No one can predict the future, but perhaps the closest thing we have to a fortune teller is the Department of Treasury.
This week, Federal Treasurer Jim Chalmers set the course for Australia’s next twelve months by releasing the federal budget – an extensive and thorough plan for our country’s finances over the next year. The report is highly conceptual, and indeed, many aspects are beyond our control. Nevertheless, it is important for young people to understand the spending and tax policies of Government. The budget has far-reaching implications that impact all Australians, and students are certainly not an exception.
The budget has real-time effects on the everyday life experiences of Victorian Students, as schools largely rely on the support of Government funding to provide an education.
It is reassuring to see that amongst those values is a commitment to upholding a high standard of education for primary and secondary school students. As a percentage of GDP (Gross Domestic Product - a global measure of the monetary value of goods and services), the Australian Government invests more into education than both the United States and the United Kingdom combined (14.43% as compared to 6.05% and 6.1% respectively), making our country a pioneer for youth and future generations.
Amongst the many investments into improving educational outcomes are a few key funding areas:
First Nations Education: $32.8 million towards the Clontarf Foundation and expansion of the City-Country Partnerships program
This investment, alongside the Closing the Gap policy, aligns with Vic SRC’s inclusive indigenous education initiative in that both envision a more equitable education for First Nations students. Elevating the educational experience for Indigenous students is essential to this vision, alongside a commitment from non-indigenous schools to increasing awareness of Australia’s history and issues in this space. The funding for the City-Country Partnerships program aims to connect metro schools with remote schools which have a high proportion of First Nations students. This investment is particularly important toward promoting a culture of reconciliation, and creating a generation of informed citizens.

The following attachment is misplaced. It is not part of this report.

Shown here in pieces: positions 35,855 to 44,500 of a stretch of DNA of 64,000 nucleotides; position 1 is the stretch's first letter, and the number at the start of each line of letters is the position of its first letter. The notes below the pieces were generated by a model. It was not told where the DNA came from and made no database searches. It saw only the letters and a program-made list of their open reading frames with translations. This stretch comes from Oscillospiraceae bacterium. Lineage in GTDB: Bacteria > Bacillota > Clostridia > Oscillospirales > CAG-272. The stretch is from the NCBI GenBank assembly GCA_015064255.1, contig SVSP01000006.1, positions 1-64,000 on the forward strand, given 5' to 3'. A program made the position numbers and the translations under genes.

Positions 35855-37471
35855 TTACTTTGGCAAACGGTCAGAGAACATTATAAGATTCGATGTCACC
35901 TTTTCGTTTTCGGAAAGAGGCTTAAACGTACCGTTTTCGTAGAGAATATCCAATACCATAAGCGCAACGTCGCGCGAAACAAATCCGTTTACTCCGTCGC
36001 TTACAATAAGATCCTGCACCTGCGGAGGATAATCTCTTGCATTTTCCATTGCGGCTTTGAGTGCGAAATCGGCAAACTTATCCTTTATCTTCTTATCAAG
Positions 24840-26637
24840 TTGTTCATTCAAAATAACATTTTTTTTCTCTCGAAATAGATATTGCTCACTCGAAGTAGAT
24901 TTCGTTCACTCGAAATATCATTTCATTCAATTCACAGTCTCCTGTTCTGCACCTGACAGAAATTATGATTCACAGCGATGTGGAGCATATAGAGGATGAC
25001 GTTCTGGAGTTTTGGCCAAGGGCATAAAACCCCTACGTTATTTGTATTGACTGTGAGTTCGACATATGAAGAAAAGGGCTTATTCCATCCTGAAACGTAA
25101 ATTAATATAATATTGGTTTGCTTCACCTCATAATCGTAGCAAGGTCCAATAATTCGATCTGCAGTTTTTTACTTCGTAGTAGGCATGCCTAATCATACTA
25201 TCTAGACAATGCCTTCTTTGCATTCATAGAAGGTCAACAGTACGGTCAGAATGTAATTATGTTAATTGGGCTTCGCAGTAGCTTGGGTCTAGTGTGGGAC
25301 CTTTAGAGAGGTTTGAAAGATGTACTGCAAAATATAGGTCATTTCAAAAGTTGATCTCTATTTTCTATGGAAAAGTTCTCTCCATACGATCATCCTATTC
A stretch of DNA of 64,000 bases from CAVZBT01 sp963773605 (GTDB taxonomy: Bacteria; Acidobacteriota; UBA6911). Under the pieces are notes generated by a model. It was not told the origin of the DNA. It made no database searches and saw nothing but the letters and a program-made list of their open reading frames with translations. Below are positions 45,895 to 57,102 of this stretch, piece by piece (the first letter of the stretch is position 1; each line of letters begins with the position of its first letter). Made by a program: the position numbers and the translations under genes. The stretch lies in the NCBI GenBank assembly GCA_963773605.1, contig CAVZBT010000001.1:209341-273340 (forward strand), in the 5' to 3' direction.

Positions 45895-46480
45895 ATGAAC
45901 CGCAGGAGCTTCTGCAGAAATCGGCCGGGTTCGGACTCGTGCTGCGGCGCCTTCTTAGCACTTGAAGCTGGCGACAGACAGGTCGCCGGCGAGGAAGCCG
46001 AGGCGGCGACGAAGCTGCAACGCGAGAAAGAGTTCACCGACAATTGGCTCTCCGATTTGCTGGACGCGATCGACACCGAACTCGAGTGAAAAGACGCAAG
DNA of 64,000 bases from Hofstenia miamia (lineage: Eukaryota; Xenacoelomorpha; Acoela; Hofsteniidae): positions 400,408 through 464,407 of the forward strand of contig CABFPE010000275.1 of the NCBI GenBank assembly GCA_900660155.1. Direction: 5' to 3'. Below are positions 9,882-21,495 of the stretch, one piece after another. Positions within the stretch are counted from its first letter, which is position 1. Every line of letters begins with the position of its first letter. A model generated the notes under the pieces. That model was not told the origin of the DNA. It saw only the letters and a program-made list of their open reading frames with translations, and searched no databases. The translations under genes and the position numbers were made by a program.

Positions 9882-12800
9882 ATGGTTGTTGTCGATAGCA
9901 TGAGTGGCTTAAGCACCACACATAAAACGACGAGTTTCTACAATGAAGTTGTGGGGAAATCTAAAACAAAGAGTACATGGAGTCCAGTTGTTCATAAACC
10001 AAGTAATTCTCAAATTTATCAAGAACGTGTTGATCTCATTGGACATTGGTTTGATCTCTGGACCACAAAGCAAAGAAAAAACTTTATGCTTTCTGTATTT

Consent Education: $20.4 million per year for three years has been invested toward supporting programs in schools
Again, Victorian students have identified time after time that consent & respectful relationships education are in need of significant, student-led reform. This funding looks to expand the program reach and we hope to see it deliver relevant, consistent and engaging courses to students.
Learning Environments: $265.8 million investment into the Schools Upgrade Fund
Education is very much a physical experience as it is mentally. A clean, modern and spacious learning environment is essential to fostering a productive and robust work ethic amongst students. Whilst all schools could do with a make-over, this investment should ensure an equitable distribution of funds so that a lack of facilities is not a barrier to accessing education. In our country, a postcode should not be indicative of the quality of education students are receiving, as all teachers in all areas should be adequately equipped to educate young people.
Certainly, education extends beyond the programs and physical learning environments, and this recognition has certainly been reflected in the budget. In response to student mental health and wellbeing concerns, the Government has committed $61.4 million per year for four years towards the National Student Wellbeing Program. With the introduction of a student-led mental health taskforce being one of VicSRC's key advocacy priorities, we hope this funding is a significant step towards achieving that.
In closing, while the Australian Education system certainly still has many areas with room for improvement, this Federal budget is a step in the right direction for all students.